Last January Dr. Jason E. Box. research scientist at Byrd Polar Research Center, reported on his Meltfactor blog that the Greenland ice sheet was getting less and less reflective. Albedo, the reflecting power of a surface that is defined as the ratio of reflected radiation, is high when the ice sheet is covered with white snow. But as temps go up this snow starts to get darker, more of the surface below gets uncovered and a vicious cycle starts: more snow melts, snow gets dirtier, reflects less solar energy, more melt, etc. Other factors that influence the albedo of the Greenland ice sheet, is total prior snowfall, rain, and snow impurities, such as dust and soot from wildfires and human-produced pollution. The sooner the snow starts to deteriorate in spring/summer, the less reflectivity and thus more melt there will be.
The image above comes from a more recent blog post on Meltfactor: Greenland ice sheet reflectivity at record low, particularly at high elevations. Albedo at lower elevations is lower, because temperatures are higher there and more of the surface below the snow/ice becomes bare.
Dr. Box writes:
Ice sheet reflectivity this year has been the lowest since accurate records began in March, 2000. In this condition, the ice sheet will continue to absorb more solar energy in a self-reinforcing feedback loop that amplifies the effect of warming. It’s not a runaway loop, just an amplifier. A record setting melt season is likely if this pattern keeps up this year.
Perhaps most remarkable about the 2012 pattern is how much darker the snow and ice is becoming, not only at the lowest elevations around the ice sheet periphery where melting is always most intense, but in the higher elevation net snow accumulation area.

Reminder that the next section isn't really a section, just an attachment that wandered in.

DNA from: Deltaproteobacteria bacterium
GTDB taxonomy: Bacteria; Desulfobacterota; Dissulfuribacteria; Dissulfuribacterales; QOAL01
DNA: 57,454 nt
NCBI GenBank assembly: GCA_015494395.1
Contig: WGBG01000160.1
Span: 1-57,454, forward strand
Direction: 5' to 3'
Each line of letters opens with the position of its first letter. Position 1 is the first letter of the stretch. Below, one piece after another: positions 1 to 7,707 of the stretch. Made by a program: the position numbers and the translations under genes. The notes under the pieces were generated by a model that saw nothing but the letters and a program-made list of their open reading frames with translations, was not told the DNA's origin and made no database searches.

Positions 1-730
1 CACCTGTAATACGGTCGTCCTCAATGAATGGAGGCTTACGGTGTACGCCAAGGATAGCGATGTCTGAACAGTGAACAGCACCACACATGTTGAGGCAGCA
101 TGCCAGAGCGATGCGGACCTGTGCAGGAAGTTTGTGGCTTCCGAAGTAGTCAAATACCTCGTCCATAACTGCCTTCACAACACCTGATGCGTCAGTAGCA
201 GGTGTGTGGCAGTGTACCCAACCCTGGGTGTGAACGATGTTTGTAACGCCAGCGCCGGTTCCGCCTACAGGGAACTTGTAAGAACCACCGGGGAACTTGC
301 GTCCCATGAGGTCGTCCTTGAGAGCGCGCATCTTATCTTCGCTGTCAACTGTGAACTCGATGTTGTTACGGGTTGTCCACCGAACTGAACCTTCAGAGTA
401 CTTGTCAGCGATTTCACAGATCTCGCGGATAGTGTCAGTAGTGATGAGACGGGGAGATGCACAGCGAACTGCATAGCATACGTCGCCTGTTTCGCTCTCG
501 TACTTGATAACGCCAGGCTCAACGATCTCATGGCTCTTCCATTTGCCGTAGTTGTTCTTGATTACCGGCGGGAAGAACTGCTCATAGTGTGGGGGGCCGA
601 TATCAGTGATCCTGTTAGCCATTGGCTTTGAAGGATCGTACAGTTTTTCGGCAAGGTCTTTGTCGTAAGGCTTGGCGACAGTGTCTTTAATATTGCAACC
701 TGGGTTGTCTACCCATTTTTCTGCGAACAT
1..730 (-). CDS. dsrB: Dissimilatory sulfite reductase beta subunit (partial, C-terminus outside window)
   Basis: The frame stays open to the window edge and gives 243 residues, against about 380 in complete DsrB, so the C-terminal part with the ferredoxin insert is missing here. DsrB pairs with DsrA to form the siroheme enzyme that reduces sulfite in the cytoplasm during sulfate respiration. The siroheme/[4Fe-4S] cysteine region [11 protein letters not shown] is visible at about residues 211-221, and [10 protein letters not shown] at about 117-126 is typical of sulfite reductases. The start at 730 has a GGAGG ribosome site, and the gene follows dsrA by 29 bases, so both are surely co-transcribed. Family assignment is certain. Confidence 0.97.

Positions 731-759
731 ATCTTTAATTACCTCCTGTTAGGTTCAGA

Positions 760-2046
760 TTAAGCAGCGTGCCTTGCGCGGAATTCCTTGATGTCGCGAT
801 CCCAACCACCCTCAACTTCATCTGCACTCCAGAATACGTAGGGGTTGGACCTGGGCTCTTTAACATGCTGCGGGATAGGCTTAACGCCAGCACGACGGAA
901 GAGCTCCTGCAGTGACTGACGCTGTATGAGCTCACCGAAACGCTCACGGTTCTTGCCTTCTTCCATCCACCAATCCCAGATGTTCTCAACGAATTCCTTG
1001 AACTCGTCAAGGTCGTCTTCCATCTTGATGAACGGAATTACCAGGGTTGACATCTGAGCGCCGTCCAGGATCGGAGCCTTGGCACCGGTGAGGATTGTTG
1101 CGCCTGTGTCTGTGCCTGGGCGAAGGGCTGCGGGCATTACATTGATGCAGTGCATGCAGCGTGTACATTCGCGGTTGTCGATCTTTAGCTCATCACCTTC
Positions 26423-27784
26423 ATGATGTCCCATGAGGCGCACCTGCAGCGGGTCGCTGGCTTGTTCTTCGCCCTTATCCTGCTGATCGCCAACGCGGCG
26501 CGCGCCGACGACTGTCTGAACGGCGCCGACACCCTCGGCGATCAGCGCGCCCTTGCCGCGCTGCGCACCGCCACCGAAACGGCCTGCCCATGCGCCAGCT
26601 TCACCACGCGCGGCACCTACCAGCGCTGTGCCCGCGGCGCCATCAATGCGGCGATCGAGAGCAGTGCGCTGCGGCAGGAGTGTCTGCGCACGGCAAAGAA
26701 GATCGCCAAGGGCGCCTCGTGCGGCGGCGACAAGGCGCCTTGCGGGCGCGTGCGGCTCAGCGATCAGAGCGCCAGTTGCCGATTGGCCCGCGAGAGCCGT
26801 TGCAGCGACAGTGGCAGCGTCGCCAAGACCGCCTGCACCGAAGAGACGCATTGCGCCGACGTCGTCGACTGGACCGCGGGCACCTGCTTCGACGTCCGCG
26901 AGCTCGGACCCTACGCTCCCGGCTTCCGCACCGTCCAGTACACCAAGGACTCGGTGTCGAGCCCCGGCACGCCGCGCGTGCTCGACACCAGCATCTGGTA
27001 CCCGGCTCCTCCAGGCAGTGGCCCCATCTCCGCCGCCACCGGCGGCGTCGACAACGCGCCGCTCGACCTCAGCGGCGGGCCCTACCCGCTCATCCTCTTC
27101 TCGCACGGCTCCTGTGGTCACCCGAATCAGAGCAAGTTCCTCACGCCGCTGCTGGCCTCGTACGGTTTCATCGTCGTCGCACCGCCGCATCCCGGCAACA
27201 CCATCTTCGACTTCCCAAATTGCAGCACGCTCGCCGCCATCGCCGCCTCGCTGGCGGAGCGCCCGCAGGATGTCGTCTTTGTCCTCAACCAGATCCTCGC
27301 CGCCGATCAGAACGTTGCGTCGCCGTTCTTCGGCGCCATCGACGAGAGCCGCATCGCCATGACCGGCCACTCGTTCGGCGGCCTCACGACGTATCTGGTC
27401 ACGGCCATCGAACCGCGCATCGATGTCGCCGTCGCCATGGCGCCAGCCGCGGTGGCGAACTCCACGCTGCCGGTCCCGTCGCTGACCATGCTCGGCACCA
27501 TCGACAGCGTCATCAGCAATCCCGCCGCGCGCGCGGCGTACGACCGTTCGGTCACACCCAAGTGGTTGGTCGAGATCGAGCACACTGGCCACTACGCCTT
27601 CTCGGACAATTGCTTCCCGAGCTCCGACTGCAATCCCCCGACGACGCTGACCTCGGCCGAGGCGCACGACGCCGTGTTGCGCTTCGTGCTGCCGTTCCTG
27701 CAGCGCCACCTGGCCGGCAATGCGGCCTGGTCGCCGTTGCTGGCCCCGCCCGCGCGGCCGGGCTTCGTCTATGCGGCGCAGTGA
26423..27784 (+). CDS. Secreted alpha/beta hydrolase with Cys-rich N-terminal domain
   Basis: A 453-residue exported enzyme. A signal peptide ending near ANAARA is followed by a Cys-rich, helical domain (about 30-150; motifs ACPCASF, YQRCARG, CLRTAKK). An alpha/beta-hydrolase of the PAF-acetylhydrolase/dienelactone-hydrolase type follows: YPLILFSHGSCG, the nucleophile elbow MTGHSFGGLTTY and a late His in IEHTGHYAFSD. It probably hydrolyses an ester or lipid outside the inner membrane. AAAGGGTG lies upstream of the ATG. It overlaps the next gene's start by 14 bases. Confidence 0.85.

Here are graphs showing the albedo since 2000 at different elevations (regularly updated here):
But it's not only visible on graphs or anomaly maps. We can see it with the naked eye as well. Look at these radar images for day 180 (h/t Chris Biscan):
Here I compare satellite images of the area behind Jakobshavn Glacier in southwest Greenland for the last three years (look at that snow line retreating):
Speaking of Jakobshavn Glacier, it appears that there has been more calvings in the past 12 months. Here's a CAD image that was made by commenter Werther that shows the calvings (in blue and red):
Those are pretty big calvings, but strangely enough, I haven't seen any reports anywhere (of course, the Cruise-Holmes divorce must take precedence). A big calving of 7 square km in 2010 received more attention. I did a blog post on it at the time, with more general info on Jakobshavn Glacier. Here's a spectacular image of Jakobhavn's calving front from April 21st 2012.
Here's an animation that starts with an image of June 30th last year, and June 4th and June 30th this year. Keep your eye on the south branch (lower left):
I finish this blog post with two images that show what things look like on the ground. The first image is again from Dr Box's blog with the following explanation: "This is how much darker the Greenland ablation area is than a fresh snow surface that blankets it in wintertime. Along much of the southwestern ice sheet at the lowest 1000 m in elevation, impurities concentrate near the surface and produce this dark surface. Not all of the ice sheet is this dark, only the lower ~1/3 of the elevation profile of the ice sheet is. However, as melting increases on the ice sheet, so does the area exposed that is this dark."
The other photo is from this NOAA ClimateWatch Magazine article and was made by Henrik Egede Lassen/Alpha Film, from the Snow, Water, Ice, and Permafrost in the Arctic report from the U.N. Arctic Monitoring and Assessment Programme.
We will soon find out if 2012 has yet again broken the Greenland ice sheet reflectivity record. I agree with Gareth Renowden at Hot Topic that it looks likely. As Jason Box says:
What I expect we will see if these low albedo conditions persist is 100% surface melting over the ice sheet. This would be a first in observations. It may not happen this year, but the trajectory the ice sheet is on, along with amplified Arctic warming, will have the ice sheet responding by melting more and more.